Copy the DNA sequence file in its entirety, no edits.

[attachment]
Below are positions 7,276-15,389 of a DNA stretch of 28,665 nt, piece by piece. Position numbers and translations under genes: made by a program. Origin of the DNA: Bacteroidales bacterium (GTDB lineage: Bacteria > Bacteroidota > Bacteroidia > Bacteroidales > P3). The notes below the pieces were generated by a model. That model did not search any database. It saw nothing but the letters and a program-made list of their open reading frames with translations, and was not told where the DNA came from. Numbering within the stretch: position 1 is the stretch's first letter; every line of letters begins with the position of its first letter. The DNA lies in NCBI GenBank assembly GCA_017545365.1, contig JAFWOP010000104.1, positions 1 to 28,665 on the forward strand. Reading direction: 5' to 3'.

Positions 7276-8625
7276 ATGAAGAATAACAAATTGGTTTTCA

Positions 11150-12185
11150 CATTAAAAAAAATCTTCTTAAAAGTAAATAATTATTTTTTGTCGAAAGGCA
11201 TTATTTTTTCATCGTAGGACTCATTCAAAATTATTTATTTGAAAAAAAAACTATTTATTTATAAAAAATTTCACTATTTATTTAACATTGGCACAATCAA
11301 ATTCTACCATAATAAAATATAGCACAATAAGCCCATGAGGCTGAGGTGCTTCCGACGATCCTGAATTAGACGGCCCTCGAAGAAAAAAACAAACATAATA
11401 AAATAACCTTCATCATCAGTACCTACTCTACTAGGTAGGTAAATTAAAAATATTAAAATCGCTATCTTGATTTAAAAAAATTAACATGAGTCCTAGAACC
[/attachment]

Below are positions 7,276-15,389 of a DNA stretch of 28,665 nt, piece by piece. Position numbers and translations under genes: made by a program. Origin of the DNA: Bacteroidales bacterium (GTDB lineage: Bacteria > Bacteroidota > Bacteroidia > Bacteroidales > P3). The notes below the pieces were generated by a model. That model did not search any database. It saw nothing but the letters and a program-made list of their open reading frames with translations, and was not told where the DNA came from. Numbering within the stretch: position 1 is the stretch's first letter; every line of letters begins with the position of its first letter. The DNA lies in NCBI GenBank assembly GCA_017545365.1, contig JAFWOP010000104.1, positions 1 to 28,665 on the forward strand. Reading direction: 5' to 3'.

Positions 7276-8625
7276 ATGAAGAATAACAAATTGGTTTTCA

Positions 11150-12185
11150 CATTAAAAAAAATCTTCTTAAAAGTAAATAATTATTTTTTGTCGAAAGGCA
11201 TTATTTTTTCATCGTAGGACTCATTCAAAATTATTTATTTGAAAAAAAAACTATTTATTTATAAAAAATTTCACTATTTATTTAACATTGGCACAATCAA
11301 ATTCTACCATAATAAAATATAGCACAATAAGCCCATGAGGCTGAGGTGCTTCCGACGATCCTGAATTAGACGGCCCTCGAAGAAAAAAACAAACATAATA
11401 AAATAACCTTCATCATCAGTACCTACTCTACTAGGTAGGTAAATTAAAAATATTAAAATCGCTATCTTGATTTAAAAAAATTAACATGAGTCCTAGAACC